ed by his rhythm sidemen.
BoIling's compositional skill
is displayed in this section
where the improvisation is also
structured as a fugue and flows
back to the introductory state-
A PROMINENT jazz pianist
and film composer in France,
Bolling utilizes his obvious tal-
ent for melody in the writing
of three movements. One move-
ment in particular, "Fugace,"
could pass as a title theme for
a film, yet Bolling never fore-
sakes his compositional obliga-
tions and molds a first-rate jazz

allows no space for flute solo-
ing (which is probably for the
best). The improvisation re-
mains exclusively with Boling
who only on occasion rises above
the standard tricks of a good
cocktail pianist.
THE ALBUM'S sonics are al-
most perfect and Bolling shows
experience and competence as
Campus Chapel
invites the public to
a workshop in three sessions
"Cadillacs or
Choosing a Lifestyle"
Lifestyle considerations in
light of World Poverty
1 ~ Thursdaysr
Jan. 15, 22, 29
7:30 P.M.
Jan. 15---"Beyond the Next '
Harvest" CROP Film
Jan.22-A panel of five
Christins representing
various lifestyles
Dr. Al Verhev, Hope
a.29-r. George
Mavr es, UM Philosophy
1236 Washtenaw Ct.
(one block north of
S. University & Forest)

WJanuary 14, 1976
7:30 P.M.
2nd Floor, Michigan.Union
AUDITIONS-Jan. 15-17, 1976

v .. __._. _ _--------- _ __,.

Roll - Oldies - Motown - The Hustle -
- even Swing ... ANYTHING YOU CAN

. __._



ANY Party for ANY Occasion for ANY size Crowd
(Sliding Rates for Smaller Parties)


...Better ENTER

111it (

Q uintet
THE STANDING ovations for
jazz guitarist Ralph Towner
at Detroit's Showcase Theatre
last Saturday night proved that
he is just what Gary Burton's
Quintet needs.
Opening the concert with solo
work on 12-string acoustic and.
classical guitars, Towner pro-
duced an amazingly pure sound,
using all parts of his instru-
ment. He would drum on it, pick
at the strings on the neck with
both hands, and find harmonics
where most players never knew
they existed.
Towner's technique is close to
what Miles Davis calls "cliche-
free." His ideas are difficult to
follow initially, but the warm
tones proved to be ultimately
enrapturing. His approach is
personal and sensitive and de-
fies simple categorization.
THERE WAS AN abrupt styl-
istic change when Towner left
the stage and Burton's Quintet
came on. Comprised of Burton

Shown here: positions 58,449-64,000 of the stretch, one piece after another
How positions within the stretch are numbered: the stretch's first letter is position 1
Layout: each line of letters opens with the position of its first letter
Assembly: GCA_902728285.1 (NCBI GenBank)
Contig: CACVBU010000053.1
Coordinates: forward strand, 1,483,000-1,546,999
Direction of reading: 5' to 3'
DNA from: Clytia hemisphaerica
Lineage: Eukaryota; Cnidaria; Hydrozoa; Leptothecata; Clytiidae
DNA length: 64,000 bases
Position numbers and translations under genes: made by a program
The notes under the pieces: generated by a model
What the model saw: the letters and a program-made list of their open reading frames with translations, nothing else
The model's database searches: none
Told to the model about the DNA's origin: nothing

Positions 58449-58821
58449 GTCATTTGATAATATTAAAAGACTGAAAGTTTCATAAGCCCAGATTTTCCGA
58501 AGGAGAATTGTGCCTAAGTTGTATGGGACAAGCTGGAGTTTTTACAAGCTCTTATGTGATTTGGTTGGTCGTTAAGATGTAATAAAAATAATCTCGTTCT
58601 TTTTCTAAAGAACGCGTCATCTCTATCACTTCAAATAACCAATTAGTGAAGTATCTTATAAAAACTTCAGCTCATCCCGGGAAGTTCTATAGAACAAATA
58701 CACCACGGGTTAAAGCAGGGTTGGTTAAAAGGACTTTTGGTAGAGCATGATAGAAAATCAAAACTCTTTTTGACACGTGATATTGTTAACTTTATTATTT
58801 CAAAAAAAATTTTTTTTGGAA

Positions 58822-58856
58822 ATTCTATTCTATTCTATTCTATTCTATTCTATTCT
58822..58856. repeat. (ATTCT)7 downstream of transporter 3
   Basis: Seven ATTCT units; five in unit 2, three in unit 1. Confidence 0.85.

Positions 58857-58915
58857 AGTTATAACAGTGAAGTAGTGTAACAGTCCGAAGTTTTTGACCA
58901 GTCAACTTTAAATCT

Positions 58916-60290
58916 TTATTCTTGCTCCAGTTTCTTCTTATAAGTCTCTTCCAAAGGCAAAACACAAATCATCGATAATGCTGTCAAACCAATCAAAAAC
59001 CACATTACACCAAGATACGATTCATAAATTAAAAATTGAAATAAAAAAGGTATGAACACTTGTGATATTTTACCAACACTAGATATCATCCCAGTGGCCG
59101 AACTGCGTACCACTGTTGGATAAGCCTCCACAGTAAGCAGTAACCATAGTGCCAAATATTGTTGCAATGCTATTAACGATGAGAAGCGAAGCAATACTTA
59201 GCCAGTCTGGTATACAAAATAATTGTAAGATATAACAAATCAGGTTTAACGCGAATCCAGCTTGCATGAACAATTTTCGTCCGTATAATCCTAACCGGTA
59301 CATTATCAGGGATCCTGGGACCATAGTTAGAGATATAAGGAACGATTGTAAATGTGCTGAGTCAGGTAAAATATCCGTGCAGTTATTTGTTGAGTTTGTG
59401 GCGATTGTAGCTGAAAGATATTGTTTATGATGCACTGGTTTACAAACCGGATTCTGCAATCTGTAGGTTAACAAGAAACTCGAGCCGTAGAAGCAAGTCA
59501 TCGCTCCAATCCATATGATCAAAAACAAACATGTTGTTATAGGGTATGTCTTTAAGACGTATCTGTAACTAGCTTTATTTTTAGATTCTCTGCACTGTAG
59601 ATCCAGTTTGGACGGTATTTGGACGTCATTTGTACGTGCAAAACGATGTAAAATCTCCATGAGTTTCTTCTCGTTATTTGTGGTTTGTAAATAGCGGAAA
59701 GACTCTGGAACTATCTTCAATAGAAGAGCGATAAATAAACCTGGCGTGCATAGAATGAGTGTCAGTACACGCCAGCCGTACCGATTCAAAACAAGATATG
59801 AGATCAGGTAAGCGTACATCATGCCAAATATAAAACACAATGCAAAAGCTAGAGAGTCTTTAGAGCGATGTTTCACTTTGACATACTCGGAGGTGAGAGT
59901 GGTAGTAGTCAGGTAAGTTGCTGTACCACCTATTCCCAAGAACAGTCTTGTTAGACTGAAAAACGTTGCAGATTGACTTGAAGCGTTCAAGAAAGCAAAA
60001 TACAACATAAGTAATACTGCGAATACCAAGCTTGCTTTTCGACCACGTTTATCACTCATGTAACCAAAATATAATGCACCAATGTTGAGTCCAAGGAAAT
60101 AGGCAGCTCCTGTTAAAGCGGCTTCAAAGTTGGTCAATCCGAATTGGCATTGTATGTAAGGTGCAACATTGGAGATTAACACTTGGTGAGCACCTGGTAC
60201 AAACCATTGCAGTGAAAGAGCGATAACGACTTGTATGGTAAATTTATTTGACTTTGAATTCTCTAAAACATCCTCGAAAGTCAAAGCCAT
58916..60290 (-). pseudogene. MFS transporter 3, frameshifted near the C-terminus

on vibes, Steve Swallow on bass,
Bob Moss on drums, and two
efficient but lesser-known gui-
tarists, the Gary Burton Quintet
prOvided a limited and uninspir-
ed set.
E~ach piece began with a con-

PHONE1'he Collaborative
Day or Night
955-5051 UAC-Michigan Union ART CLASSES
$20 . . . 8 week term . . . one class per week
BATIK. Saturdays, 1-3 p.m. PAINTING. Tuesdays, 3:30-5:30 p.m.
Carol Shostok will teach methods of dveing designs on cloth This is your chance to explore basic technigues in any point-
by coating areas v.ith removable wax. Ms. Shostak will draw ing media: watercolor, acrylic, oil, gouache, ego tempera.
from her wide range of experience to include methods of Whether you ore interested in representational or abstract
displavinq works created, methods of working at home. In- images, Martha Keller. M.F.A. in Pointing, plans to help
dividual attention will be given to each piece of work students develop their individual interests.
PHOTOGRAPHY. Mondays, 7-9 p.m.
DRAWING, Mondays, 3:30-5:30 p.m.
RG M a 3 53Mark Reeseman's class deals with basic darkroom and
Robin Wilt takes a unique approach to basic drawing for camera techniques. Students will learn the essentials of bl#ck
beginners. Line and its role, texture as visual roughage, and white photography, including how to take a goad photo-
volume through shading, and other traditional techniques graph, how to get a good negative, and how to print pho-
will be studied. Ms. Wilt has exhibited widely and has a toaraphy.
areat deal of teaching experience,
POETRY. Thursdays, 7-9 p.m.
A course in the writing and reading of poetry. Lawrence
Wednesdays, 3:30-5:30 p.m. Russ, M.F.A. in writing and 2-time Hopwood Award winner,
and Rochelle Siegel plan to pursue techniques of writing as
Bettie Seeman, Ph.D. in Theater and currently a couturiere, well as following the interests and needs of students, Infor-
F'. has been a stage costumer for 15 years. She has taught motion on publishing will be given for those interested.
courses in costumina at both EMU and U. of M. Her spe-
cialty is oattern drafting, and this course will include a
study of styles of peasant colthing and how to draft patterns SCULPTURE. Thursdays, 7-9 p.m.
for the kimono, the peasant shirt, the Renaissance shirt, etc.
Ralph Wolfe tecches with two objectives in mind. One is to
have the student produce an entire piece of sculpture in
JEWELRY. Saturdays, 11-1 p.m. wood, plaster, styrofoam or plexiglas. The second is for
those desiring to work in one material that would be later
Eileen Curtin, M.F.A. in jewelry, will teach basic processes of cast in another material, such as clay or wax modeling to
forming, cutting, ioining, soldering and polishing jewelry. be cast at a future time in plastic resin or metal.
Each student will be able to complete at least one piece,
SILKSCREEN. Tuesdays, 7-9 p.m.
LEADED GLASS. Mondays, 3-5 p.m.
Dean Peterson, M.F.A. in Printmaking, will teach basic tech-
Irene Dabanian, alassblower and olassworker, will teach niaues including piper stencil, glue resist6 tusche-glue tech-
techniques of copper foil wrapping stressing elements of niaues. Aqua and lauer film techniques as well as mano
desian that apply to two and three dimensional projects. screen techniques may also be explored, depending upon
Mosaic style work in epoxy is optional, student interest.
uture is Stag-
knowi~n v,'u I M AAR AE..Wpra~le lnve 7.0 nCm %nl;TCrIll E"TI DC TL...a.Jue A -9

A Soot am.ai nwao-t cancA

One day the scariest thing about cancer
may be the needle that makes you im-
mune to it.

And the promise for the fu
Wildn't vou feel noodk